A unit owner is threatening to add another lawsuit to the legal mess that surrounds the Colony Beach & Tennis Resort.
Colony Beach & Tennis Resort unit owners Sheldon and Carol Rabin, owners of two shuttered beachfront condos, are considering filing an injunction in Sarasota Circuit Court against the Colony Beach & Tennis Resort Association, citing its failure to maintain the existing buildings on the property.
The injunction will request the association undertake its maintenance and repair responsibilities and seeks damages from the association board for what it claims is the board’s breach of fiduciary duty.
In a memo to unit owners dated Feb. 14 titled “Preserving Our Valuable Investments,” Sheldon Rabin noted he has retained attorney Alan Tannenbaum, of Sarasota-based Tannenbaum Hanewich, to prepare the injunction.
Tannenbaum has already secured permission from the Middle District of Florida’s Bankruptcy Court to pursue an injunction. Tannenbaum also sent the association a request for records and a list of eight questions regarding maintenance and repair of Colony units in a Jan. 9 certified letter.
It’s Rabin’s hope that the lawsuit could lead to a settlement that “should require the association and board to meet its fiduciary responsibility to all of the owners to repair and maintain all of the Colony units and common elements.”
Rabin said his most pressing concern for the lawsuit is the beachfront condos.
Rabin, a former board member who was not re-elected to the board in May, calls the beachfront units in his memo “by far the most valuable units of the complex.”
The town has scheduled a hearing 9 a.m. March 4 at Temple Beth Israel, 567 Bay Isles Road, to review each building and decide whether the process for tearing down each building has merit.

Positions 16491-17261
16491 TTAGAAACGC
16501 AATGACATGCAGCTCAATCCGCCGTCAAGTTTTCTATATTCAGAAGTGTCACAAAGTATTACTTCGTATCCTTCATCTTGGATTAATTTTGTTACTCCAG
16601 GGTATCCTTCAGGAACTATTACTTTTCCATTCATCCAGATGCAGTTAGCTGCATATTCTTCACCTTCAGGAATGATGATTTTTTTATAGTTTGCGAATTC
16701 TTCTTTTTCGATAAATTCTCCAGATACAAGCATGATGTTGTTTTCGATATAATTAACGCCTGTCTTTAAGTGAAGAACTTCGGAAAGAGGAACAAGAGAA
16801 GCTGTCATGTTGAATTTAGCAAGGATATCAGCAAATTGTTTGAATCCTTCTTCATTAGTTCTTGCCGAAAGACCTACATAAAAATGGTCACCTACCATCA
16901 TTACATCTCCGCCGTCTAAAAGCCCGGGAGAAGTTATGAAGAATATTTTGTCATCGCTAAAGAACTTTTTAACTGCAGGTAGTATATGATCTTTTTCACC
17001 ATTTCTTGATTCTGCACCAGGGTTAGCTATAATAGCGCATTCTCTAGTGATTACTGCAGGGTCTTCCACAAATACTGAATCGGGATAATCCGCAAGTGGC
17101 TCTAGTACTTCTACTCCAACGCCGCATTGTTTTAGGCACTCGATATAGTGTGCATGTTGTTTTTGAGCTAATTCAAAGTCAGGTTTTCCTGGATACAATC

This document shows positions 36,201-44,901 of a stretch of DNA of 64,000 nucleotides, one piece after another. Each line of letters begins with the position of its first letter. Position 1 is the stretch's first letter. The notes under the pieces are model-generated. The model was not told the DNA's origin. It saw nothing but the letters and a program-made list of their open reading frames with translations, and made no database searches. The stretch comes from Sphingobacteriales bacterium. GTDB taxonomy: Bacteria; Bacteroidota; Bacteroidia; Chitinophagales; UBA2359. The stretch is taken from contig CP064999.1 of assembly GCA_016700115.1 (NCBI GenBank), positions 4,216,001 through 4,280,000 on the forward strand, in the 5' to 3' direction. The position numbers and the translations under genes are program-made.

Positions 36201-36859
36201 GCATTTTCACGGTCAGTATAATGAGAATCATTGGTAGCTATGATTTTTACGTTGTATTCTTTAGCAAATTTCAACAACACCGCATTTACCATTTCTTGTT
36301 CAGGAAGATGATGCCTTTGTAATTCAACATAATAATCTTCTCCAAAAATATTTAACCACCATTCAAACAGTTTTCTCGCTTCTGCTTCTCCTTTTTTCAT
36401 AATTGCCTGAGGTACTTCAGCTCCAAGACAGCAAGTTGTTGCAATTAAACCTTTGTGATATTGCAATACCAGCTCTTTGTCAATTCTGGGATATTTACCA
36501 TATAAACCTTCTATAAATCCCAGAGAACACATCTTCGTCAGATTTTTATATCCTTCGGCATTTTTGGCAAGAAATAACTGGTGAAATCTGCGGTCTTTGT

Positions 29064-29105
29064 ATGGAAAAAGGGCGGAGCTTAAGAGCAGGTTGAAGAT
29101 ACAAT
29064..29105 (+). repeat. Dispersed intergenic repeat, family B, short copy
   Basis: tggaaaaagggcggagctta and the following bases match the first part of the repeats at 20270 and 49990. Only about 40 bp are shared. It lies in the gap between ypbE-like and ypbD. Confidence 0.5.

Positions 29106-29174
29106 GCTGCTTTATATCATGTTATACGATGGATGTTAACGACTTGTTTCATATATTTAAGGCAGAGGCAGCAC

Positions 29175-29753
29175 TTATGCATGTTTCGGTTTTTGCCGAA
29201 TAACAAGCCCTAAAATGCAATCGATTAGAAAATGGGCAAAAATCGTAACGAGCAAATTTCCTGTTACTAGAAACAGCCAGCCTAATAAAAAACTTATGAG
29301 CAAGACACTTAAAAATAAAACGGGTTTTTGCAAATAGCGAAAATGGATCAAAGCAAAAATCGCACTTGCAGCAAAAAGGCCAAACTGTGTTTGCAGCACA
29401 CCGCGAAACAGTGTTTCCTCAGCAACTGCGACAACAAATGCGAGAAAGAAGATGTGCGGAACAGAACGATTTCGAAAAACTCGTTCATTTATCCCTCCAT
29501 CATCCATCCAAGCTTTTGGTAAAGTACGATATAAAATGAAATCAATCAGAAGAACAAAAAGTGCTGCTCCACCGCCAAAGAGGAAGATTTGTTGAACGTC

Rabin told unit owners in his memo he’s worried about the upcoming hearing.
“Currently, the town of Longboat Key is now threatening to condemn the buildings and related improvements which will cause the property to lose its density,” Rabin said. “Of special concern to the beachfront units is that under existing regulations, our buildings are not likely to be able to be rebuilt once condemned.”
That’s because those units are closer to the Gulf than currently allowed under federal regulations.
Rabin wrote that “none of us are litigious, but we do believe the board needs a wakeup call to protect our very special and unique investment.”
Before the lawsuit is filed though, Rabin is seeking more unit owners to join him and his wife as plaintiffs.
“We have yet to get a coherent explanation of under what authority our association and its board can get away with neglecting its maintenance and repair responsibilities and not informing the various developers they have been talking with over the past few years that our beach units are unique and it is to everyone’s advantage to maintain them,” Rabin wrote in his memo. “It is Tannenbaum’s opinion that it is more likely that a circuit judge will give credence to our case if more than just my wife and I appear as plaintiffs.”
Rabin is forming a nonprofit corporation called Concerned Owners of The Colony, Inc. to act as the corporation to collect funds for the lawsuit.
“My wife and I have personally paid $650.00 to incorporate this entity,” Rabin wrote. “We ask that you do the same.”
Association President Jay Yablon called the threatened lawsuit “an intramural association issue” when asked to comment.
Yablon only stated that “Mr. Rabin and his legal counsel are well aware of the association’s position” when asked to elaborate.
As of press time, the lawsuit had not been filed.
Other Colony legal issues, meanwhile, are percolating this week and next week.
Five association board members are meeting privately with Town Manager Dave Bullock and Mayor Jim Brown Wednesday at Town Hall before the Town Commission holds an attorney-client special meeting at 3:30 p.m. Thursday to discuss a petition for a writ of certiorari the association filed Jan. 10.
That petition asks a 12th Judicial Circuit judge to quash a portion of a town resolution that mandates the association increase a bond the town can use to maintain the dilapidated Colony property in case of an emergency from $50,000 to $250,000.
And, on Feb. 25, U.S. Bankruptcy Judge K. Rodney May is expected to rule on a proposed settlement and confirmation plan among several Colony parties in his Tampa courtroom.
Contact Kurt Schultheis at email@example.com
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